Hi Misscrespo. So much of your post I can relate to. For 7 years it had been glaringly apparent that he was not "over" his CSA. He wouldn't seek therapy, he doesn't go to the doctors and stopped taking medication for high cholesterol, he didn't drink all the time but would occasionally drink so much that he would literally pass out, he was angry and irritable, selfish with his time, disconnected emotionally and disinterested in any intimacy with me. I was depressed and suffering anxiety, felt like I was managing EVERYTHING in our lives and the kids' lives myself, but felt guilty for complaining because he always went to work, was an involved Dad and he never had a complaint about me. I wondered so many nights if I was the problem... But after a lot of work getting my self back, dealing with my depression and anxiety, joining a gym and getting healthy, I finally realized that I was still unhappy. I knew I loved him more than anything and could not imagine my life without him. I even asked him your question, "If you really love me as deeply as you say, why don't you want to do everything in your power to make this relationship work??"
When boxed in like this he would start changing a few things, but never the big thing (healing and recovery from his CSA). He would do only the bare minimum to keep things going for a while longer, but then I would realize he was just going through the motions and not putting in the real work. I would try to remain positive, but time and again things would slip back to the way they were.
When I joined Male Survivor and started to learn from other partners and survivors, I slowly came to realize that I was still part of the problem. I begged, cried, yelled, demanded, manipulated and waited for him to change things, but I never really drew the line in the sand. I never actually set a boundary of respect about what I needed, expected and was not willing to accept from our relationship and what the eventual consequences would be if my needs were not met. I realized that my needs were valid and fair and "normal" and I had every right to set boundaries around them because they defined what it was that would ultimately allow our marriage to bring me joy. I learned that I could not actively change him, control him or force him... all I could do was ask for what I needed and move on if he was unwilling to attempt to provide for those needs. I learned that I could still love him immensely and want him in my life while simultaneously saying I could not live with this or that and be prepared to let go of the outcome.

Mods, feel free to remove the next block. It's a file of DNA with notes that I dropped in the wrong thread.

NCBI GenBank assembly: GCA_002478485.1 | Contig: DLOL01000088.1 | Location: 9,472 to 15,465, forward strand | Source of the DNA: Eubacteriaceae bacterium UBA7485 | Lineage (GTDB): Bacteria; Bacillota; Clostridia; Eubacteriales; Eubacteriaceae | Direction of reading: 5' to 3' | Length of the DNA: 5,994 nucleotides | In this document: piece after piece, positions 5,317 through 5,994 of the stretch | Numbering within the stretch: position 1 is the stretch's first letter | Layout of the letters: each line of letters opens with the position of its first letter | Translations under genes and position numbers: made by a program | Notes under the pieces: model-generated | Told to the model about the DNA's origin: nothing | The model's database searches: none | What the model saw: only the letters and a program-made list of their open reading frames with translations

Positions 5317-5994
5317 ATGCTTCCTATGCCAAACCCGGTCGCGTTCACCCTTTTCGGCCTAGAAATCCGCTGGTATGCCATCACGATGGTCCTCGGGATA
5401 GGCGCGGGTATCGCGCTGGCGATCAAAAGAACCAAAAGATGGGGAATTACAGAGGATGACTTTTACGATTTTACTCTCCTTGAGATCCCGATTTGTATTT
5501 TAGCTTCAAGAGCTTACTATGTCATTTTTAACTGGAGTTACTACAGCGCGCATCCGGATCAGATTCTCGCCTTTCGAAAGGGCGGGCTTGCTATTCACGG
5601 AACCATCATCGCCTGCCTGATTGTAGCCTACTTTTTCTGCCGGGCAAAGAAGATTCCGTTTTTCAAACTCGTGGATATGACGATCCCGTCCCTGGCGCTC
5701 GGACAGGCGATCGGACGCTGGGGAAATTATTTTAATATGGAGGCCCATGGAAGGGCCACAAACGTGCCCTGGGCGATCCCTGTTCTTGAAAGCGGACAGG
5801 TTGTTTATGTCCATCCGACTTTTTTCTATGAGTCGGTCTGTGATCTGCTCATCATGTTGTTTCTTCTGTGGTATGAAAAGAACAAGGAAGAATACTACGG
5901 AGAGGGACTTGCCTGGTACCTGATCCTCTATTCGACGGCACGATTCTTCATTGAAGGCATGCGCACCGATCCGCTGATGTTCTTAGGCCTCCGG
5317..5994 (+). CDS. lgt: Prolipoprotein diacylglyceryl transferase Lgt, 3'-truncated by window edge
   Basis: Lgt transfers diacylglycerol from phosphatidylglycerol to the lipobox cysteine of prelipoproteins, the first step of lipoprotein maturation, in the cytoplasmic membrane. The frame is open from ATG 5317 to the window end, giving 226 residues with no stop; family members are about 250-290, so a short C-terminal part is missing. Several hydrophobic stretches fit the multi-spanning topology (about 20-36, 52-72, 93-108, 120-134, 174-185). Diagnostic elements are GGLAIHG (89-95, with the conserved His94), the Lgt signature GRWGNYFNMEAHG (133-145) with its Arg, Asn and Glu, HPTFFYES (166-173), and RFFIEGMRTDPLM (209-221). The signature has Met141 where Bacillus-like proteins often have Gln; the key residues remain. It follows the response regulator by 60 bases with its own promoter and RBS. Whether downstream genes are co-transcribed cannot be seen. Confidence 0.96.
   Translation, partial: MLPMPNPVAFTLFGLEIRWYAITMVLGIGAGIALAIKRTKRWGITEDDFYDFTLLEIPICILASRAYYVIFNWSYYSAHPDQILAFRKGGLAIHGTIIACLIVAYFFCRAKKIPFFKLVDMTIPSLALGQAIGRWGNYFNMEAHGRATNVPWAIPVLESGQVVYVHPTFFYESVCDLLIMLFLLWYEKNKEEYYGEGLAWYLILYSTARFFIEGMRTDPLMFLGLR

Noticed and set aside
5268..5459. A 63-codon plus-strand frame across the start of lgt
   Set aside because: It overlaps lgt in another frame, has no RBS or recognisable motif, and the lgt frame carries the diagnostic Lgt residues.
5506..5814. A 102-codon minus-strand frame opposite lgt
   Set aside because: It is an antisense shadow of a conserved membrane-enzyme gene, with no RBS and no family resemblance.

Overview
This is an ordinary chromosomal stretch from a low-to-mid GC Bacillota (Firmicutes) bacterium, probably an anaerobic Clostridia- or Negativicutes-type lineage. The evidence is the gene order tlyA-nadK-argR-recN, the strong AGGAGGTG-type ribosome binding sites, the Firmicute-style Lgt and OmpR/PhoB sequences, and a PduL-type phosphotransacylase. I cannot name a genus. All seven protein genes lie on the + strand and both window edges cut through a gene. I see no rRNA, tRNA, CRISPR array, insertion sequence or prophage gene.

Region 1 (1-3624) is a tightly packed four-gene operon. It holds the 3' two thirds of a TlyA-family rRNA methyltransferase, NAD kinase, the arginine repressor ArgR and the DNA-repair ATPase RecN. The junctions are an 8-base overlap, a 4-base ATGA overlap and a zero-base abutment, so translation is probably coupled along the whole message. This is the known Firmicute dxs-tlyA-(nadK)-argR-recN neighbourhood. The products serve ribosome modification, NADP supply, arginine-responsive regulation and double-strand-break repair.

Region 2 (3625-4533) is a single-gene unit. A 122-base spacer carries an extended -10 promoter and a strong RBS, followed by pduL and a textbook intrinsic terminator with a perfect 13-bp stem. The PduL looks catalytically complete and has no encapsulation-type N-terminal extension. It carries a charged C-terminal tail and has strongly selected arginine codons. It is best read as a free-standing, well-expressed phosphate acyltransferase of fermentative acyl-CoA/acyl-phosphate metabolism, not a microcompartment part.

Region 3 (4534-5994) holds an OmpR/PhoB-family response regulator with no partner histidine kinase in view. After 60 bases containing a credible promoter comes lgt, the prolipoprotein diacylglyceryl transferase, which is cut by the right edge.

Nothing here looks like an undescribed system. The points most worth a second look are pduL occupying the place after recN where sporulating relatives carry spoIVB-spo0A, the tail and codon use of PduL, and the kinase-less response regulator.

I am a strong, confident, articulate and assertive woman. I know this about myself so the idea that I was allowing this to happen to myself and had never actually learned how to have boundaries in our relationship seemed bizarre and just impossible to me. Yet, the more I learned about boundaries, the more I realized I really had no idea how to set them. With boundaries now in place, I no longer feel guilty for having wants and needs. I am also more patient, loving and accepting to actually wait while he attempts to learn how to meet those wants and needs. See, when I calmly, lovingly and firmly set my boundaries, he realized that we were at a turning point. He realized that I was prepared to let go of the outcome if he chose not to make any changes so that he could start respecting my boundaries. My happiness and joy was worthwhile enough to risk losing him... but I didn't lose him. Instead I got my husband back! He is far from healed and still stumbles a lot, but he is finally working hard in therapy. He is more connected, more loving, more self-aware, less angry AND we are intimate again. Not as regular as I would like to see us and we have made some accommodations while he works through his past, but after going for almost a year at a time between any sort of sexual encounter, this is awesome.
He always loved me enough, but as long as I had not set this boundary, his fear, pain and conditioning was just too strong a competitor. Sometimes a survivor has to realize that they are letting everything that is truly important to them slip away before they have the courage to take meaningful steps towards recovery. At the end of the day, it is still their choice. He is in control of his choices and the direction of his recovery, I no longer say "you should" to him, but he is responsible to me for my needs and boundaries. Of course, this goes both ways.
It is such a terrible, disheartening, confusing and lonely place to be where you are right now. I hope you can find the clarity to start making little changes in your life just for yourself. With each new change, you may find the momentum to make more changes until one day, you feel really positive about yourself. It seems counter-intuitive, but when we separate ourselves from our partner, we find we are free to be closer to them. There was absolutely nothing I could do, ever, that would have had any impact on his pain and self-loathing, so I had to disconnect from any responsibility to it and start simply loving him while respecting my needs and setting my boundaries.
Good luck to you and I wish you two the very best.
I am not your rolling wheels, I am the highway
I am not your carpet ride, I am the sky